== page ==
Symantec is assisting the investigation into suspected hacking attacks on Google, which closed its website in China last week after refusing to censor itself on the government’s orders.
Cyber-espionage uses emails sent in small volumes with legitimate-looking attachments or documents to fool the user into letting a malicious code infect their computer.

“The ultimate aim is to gain access to sensitive data or internal systems by targeting specific individuals or companies,” the report said.

Previously, hackers in China had been able to camouflage themselves behind servers in Taiwan.

The findings show China was the source of 28.2 % of global targeted attacks.

It was followed by Romania, with 21.1 %, presumed to be mostly attempts at commercial fraud.

The United States came third, followed by Taiwan and then Britain, with 12 % of attacks.

Symantec: Internet Security Treat Report Volume XV

Symantec: RSA 2010 Francis De Souza

Symantec: RSA 2010 Kevin Rowney

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24
Mar
10

Google’s withdrawal from China pushing itself into corner

NEWS
Google’s withdrawal from China pushing itself into corner

Wednesday, March 24, 2010

•••Google’s decision to stop censoring its Chinese search engine and redirect mainland users to its servers in Hong Kong was tantamount to pushing itself into a corner and ruining its image and interests, world media and experts say.

“If Google had hoped to rally rivals to its cause, it failed. If Google was planning to embarrass China by whipping up a global debate on Internet freedom, it failed,” the Financial Times wrote in an article published Monday.

China trade economist Derek Scissors of the U.S. Heritage Foundation called Google’s move to Hong Kong “pretty close to a complete exit” that will provoke Beijing and puts Google outside the firewall with regard to advertisers and other partners.

Russian newspaper Vedomosti said Google has completely burned all of its bridges in China behind it and is unlikely to ever return to the Chinese market.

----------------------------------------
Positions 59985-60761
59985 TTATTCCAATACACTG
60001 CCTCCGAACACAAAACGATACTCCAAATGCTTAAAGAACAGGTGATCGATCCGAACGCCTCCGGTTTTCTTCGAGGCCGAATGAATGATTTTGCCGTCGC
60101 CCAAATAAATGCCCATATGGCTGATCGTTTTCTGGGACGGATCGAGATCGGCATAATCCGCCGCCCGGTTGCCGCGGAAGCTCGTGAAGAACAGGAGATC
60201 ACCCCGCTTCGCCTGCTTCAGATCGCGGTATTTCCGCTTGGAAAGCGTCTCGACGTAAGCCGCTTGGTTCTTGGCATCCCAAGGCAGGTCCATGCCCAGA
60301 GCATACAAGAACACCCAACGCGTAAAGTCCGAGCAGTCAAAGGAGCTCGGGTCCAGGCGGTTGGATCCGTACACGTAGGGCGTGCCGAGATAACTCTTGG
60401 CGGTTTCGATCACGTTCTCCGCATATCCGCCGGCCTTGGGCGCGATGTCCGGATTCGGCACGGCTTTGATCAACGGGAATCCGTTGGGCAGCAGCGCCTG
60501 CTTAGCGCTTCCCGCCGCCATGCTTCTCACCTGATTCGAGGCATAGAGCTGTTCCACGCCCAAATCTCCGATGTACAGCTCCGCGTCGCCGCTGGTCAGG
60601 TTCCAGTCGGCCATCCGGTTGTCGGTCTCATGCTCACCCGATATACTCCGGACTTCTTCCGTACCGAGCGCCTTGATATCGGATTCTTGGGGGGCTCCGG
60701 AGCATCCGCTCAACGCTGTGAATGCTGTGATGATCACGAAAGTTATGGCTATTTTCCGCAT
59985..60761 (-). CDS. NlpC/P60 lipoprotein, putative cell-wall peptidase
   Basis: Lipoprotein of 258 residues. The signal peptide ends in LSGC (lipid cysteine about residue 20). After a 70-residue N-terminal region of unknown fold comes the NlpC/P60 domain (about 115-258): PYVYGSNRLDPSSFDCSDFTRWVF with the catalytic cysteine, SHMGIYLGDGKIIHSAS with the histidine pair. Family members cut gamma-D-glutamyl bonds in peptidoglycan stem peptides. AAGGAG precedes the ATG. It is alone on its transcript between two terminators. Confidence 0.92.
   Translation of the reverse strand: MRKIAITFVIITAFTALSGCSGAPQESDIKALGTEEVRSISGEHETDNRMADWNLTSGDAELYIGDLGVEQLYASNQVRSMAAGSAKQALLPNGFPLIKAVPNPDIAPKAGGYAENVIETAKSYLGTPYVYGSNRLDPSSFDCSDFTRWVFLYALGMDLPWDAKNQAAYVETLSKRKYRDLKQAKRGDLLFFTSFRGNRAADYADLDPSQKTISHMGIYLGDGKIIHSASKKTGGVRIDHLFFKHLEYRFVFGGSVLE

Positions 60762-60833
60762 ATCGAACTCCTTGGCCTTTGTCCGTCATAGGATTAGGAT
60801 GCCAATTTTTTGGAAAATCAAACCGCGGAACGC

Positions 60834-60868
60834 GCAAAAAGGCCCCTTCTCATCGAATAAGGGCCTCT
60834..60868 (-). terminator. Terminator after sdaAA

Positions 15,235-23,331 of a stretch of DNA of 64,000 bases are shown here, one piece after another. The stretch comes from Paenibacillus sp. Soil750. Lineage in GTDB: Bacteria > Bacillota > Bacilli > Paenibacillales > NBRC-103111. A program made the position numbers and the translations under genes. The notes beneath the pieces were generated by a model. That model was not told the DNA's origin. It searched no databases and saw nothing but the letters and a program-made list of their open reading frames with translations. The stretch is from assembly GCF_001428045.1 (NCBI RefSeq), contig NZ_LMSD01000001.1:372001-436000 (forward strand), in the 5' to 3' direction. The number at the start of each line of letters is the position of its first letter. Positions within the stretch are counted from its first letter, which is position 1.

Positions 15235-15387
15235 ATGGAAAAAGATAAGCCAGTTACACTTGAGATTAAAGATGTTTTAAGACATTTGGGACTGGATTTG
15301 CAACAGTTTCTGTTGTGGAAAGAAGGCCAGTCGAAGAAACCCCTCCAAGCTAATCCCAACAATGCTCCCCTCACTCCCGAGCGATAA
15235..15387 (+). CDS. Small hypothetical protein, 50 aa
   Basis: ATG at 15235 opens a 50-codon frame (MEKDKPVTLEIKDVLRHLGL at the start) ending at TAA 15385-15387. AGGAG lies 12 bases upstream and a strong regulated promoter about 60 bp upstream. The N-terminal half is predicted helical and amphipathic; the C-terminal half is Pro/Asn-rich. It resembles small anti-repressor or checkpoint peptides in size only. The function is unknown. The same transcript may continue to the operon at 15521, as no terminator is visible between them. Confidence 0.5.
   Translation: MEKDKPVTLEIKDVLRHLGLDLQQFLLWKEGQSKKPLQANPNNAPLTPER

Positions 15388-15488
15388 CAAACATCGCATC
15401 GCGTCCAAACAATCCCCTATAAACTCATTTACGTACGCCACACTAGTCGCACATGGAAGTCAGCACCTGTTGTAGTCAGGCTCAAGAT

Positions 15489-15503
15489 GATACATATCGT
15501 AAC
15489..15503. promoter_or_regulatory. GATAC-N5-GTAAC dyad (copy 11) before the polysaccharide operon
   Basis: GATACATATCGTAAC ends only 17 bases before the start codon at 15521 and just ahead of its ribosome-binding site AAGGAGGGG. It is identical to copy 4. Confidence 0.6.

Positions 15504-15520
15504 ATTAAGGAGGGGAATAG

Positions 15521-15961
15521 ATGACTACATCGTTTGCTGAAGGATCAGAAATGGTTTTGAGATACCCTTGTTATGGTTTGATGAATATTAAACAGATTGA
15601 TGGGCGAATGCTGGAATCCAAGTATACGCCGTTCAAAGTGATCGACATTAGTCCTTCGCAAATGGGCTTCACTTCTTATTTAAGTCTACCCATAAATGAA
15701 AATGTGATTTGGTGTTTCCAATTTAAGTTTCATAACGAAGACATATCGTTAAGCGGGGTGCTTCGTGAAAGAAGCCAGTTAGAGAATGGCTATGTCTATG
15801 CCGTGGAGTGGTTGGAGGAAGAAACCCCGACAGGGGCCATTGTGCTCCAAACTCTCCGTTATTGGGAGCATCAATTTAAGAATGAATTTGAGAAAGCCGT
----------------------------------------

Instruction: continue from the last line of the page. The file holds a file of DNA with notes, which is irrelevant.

Google, the world’s top search engine, held only an estimated 30 percent share of China’s search market in 2009, compared with home-grown rival Baidu Inc’s 60 percent. Official statistics put the number of netizens in China at 384 million by the end of 2009.

Michel Riguidel, head of the Department of Computer Science and Networks at Telecom Paris Tech, said all companies pay great attention to building their own images.

Google claimed that its image is based on freedom, information exchange and respecting human rights, but the fact is that it absorbs large amounts of personal information and does research on the information without getting agreements from web users, Riguidel said.

Izumi Harada, chief fellow of the Crisis and Risk Management Society of Japan, told Xinhua that there is no question that multinational companies should follow local laws while running their businesses in other countries.

Google has breached the commitment to observe Chinese laws and regulations that it made when entering China (four years ago), he said.

Jesse Wright, a leading expert of Institute Internet, told a Russian radio station that Google has been working in China since 2005 and knows the requirements of Chinese law.